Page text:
Even though the roof is part of the building structure, it deserves its own entry into our list of major home inspection issues. Depending on the size of your home, a full roof replacement can cost anywhere between $10,000-$100,000 or more.
Home inspectors often quote the roof as being the ultimate deal-breaker in the homebuying arrangement. Roofing issues, including improper installation, age, and damage caused by hail or wind, top the list of significant roofing issues.
Depending on when the roof was installed and the materials that it’s composed of, it is generally recommended that it should be replaced every 25 to 30 years. Of course, the vast majority of people do not follow this advice which means that there are some largely inadequate roofs out there.
The chart below shows the approximate lifespan of the most common roofing materials:
|Roofing Material||Approximate Lifespan|
|3 Tab Asphalt Fiberglass Shingles||~15 to 20 Years|
|Architecture Fiberglass Shingles||~25 to 30 Years|
|Concrete Barrel Tile||~30 to 50 Years|
|Metal Roofing||~40 to 70 Years|
|Slate Tile Roofing||~125 Years|
|Wood Shake Roofing||~20 to 40 Years|
The roof plays a pivotal role in the home structure and also helps to prevent the rest of the house from the outdoor elements, water damage, pests, and heat loss in the winter. Roofing issues are not always visible to the untrained eye, but here are a few things to look out for:
- Sagging roof (could also indicate a foundation or structural problem)
- Dark streaks and water stains
- Damaged, cracked, curling, or missing roof shingles
- Roof spreading
- Evidence of an improper installation
- Broken or missing flashings
We kick-off our list with electrical issues as these can be some of the most hazardous and potentially life-threatening problems that you can have in a building. The US Fire Administration states that there are an estimated 24,000 residential building fires that are caused directly by electrical issues.
These fires are responsible for well over $850 million in property damage and are one of the leading causes of fire-based fatalities.
As time goes on, what was once considered to be a perfectly safe electrical system is now deemed to be totally unacceptable by the National Electric Code (NEC). The older a home gets, the more likely it is to have some sort of electrical faults that need to be updated. Let’s take a look at some of the more serious electrical issues that home inspectors report:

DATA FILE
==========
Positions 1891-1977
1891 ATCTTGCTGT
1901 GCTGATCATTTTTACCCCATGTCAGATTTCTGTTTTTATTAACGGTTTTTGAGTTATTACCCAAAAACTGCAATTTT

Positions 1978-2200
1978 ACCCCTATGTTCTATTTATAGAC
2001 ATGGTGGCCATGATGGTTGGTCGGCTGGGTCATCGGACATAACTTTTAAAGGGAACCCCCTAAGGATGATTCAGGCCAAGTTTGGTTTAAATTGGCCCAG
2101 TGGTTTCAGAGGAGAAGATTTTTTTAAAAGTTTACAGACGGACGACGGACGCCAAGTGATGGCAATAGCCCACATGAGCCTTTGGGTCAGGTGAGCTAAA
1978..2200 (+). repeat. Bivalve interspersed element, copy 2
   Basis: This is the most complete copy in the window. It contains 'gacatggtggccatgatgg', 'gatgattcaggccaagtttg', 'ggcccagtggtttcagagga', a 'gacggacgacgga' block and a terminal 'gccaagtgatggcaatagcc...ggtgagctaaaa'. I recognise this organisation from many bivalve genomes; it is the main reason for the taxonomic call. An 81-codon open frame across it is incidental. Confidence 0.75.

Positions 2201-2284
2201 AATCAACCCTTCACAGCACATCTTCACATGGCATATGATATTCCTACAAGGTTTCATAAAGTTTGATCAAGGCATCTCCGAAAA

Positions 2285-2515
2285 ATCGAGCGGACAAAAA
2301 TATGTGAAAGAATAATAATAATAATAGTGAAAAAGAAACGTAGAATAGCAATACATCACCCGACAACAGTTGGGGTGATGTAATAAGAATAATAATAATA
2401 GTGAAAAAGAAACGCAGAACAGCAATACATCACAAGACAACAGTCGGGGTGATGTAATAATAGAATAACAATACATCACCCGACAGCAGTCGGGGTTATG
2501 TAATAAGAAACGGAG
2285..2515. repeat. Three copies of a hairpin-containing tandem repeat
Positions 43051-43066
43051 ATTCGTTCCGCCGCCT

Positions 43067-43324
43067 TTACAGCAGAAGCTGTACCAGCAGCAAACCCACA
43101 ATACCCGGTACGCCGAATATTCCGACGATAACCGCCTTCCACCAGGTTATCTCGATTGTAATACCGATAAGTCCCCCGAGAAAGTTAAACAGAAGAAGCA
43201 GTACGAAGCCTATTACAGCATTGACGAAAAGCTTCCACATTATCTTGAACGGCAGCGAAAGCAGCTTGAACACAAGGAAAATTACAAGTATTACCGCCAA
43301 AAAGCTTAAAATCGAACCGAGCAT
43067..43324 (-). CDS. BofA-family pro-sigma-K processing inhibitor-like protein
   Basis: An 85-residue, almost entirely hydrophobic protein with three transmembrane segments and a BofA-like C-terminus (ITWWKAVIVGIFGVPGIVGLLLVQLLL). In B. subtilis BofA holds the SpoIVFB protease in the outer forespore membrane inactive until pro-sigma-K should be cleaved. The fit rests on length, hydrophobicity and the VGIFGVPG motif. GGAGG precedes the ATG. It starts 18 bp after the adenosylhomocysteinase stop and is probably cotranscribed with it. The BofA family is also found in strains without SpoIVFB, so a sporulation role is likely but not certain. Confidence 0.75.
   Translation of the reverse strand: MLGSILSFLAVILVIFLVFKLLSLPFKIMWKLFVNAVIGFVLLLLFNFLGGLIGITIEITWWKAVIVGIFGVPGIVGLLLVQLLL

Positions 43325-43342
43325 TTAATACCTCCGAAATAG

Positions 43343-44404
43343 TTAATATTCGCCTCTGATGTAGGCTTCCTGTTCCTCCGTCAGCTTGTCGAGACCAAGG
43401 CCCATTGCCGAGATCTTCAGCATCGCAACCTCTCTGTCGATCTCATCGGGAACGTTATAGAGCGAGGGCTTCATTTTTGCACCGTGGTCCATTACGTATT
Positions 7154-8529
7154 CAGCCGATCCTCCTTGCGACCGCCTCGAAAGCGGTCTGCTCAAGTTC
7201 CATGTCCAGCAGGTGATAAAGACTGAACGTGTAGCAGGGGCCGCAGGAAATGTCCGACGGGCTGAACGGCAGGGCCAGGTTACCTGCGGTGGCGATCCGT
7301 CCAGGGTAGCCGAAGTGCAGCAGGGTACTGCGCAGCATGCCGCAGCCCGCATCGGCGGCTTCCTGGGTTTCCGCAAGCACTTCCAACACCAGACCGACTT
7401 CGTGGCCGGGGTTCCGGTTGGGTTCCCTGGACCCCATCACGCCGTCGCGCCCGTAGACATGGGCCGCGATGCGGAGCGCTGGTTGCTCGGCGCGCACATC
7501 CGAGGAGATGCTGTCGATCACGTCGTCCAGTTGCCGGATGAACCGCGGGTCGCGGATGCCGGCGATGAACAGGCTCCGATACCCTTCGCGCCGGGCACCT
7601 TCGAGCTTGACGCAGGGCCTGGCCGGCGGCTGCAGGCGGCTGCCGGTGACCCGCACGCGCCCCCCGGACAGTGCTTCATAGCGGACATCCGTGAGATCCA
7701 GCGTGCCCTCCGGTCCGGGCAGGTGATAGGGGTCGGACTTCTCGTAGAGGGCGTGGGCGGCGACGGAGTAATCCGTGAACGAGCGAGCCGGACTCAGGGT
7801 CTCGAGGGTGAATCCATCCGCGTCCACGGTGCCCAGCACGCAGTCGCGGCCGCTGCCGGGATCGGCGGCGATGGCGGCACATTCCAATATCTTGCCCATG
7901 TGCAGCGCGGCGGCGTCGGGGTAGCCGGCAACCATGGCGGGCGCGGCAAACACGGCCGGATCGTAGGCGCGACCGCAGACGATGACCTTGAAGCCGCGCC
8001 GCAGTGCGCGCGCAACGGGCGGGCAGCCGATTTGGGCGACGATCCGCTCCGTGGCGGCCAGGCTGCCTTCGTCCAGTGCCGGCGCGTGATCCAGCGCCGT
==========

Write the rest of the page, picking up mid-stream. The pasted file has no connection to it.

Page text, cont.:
Outdated Electrical Panels
The electrical panel is the main hub for power in the house. Pre1950s houses would have fuse boxes present which were common in houses with knob and tube wiring.
Between 1950 and 1965, the 60-amp service electrical panel became widely accepted and the preferred method for electrical distribution.
However, many of these panels were built with aluminum manufactured during wartime that wasn’t up to quality standards. The aluminum components were prone to overheat resulting in numerous house fires.
Many of these first-generation electrical breaker panels contained numerous defective components. Some of the faulty panels included Federal Pacific Stab-Lok, Zinsco, Challenger, ITE Pushmatic, etc. Many of these electrical panels can still be found in use today.
When a home inspector comes across one of these panels, it will likely be cited for potential replacement and further examination by a licensed electrician.
In Signs Your Electric Panel Needs an Upgrade – Safety & Costs to Replace we discuss these and other electrical defects in more details.
Buildings that are at least 40 years old have a strong chance of having unnecessarily complex or hazardous electrical wiring systems in comparison with today’s standards. In the past, we didn’t have access to the technology that we do today, which is why some households have a relatively rudimentary electrical system.
Any houses that were built pre-1950 were typically fitted with knob and tube wiring. This is single insulated and operates without a grounding system. Of course, this is unsafe and needs to be brought up to current day standards.
Aluminum tubing is also a prime candidate for electrical fires. It was originally introduced in the 1950s and 1960s as a replacement for expensive copper wiring. Unfortunately, this material has been directly linked to many fires in the USA. This is a dangerous issue that needs to be replaced.
Other older electrical wiring had sheathing that was made with asbestos materials and paper insulation.
While most electrical wiring in a house lasts 100 years, the sheathing begins to breakdown much sooner with a lifespan of only 50 to 70 years. As of this writing, a home built in 1960 with original wiring would be considered at or near the end of its useful life and should be examined by a licensed electrician.
Electrical systems installed pre-1980 have a strong chance of using ungrounded receptacles. This means that the receptacles do not have a grounding wire which helps to prevent an electrical shock to people who come into contact with it.
On top of this, ungrounded receptacles present a risk of electrical fire as sparks may ignite nearby furniture. These receptacles were also susceptible to lightning strikes resulting in numerous house fires.
While faulty plumbing may not pose much of a threat to human life, it does pose a significant threat to the life and longevity of the property in the form of water damage. Similar to the electrical issues listed above, old and outdated plumbing systems typically fail to stand up to the test of time.
Let’s take a look at some of the major issues that can be found with a plumbing system:
Problems with the piping
Most residential properties have pipework running throughout the house, transporting gallons upon gallons of clean and dirty water each day. As the pipework is usually located beneath the floorboards and in hard to reach places, updating the piping system is a complex and expensive task.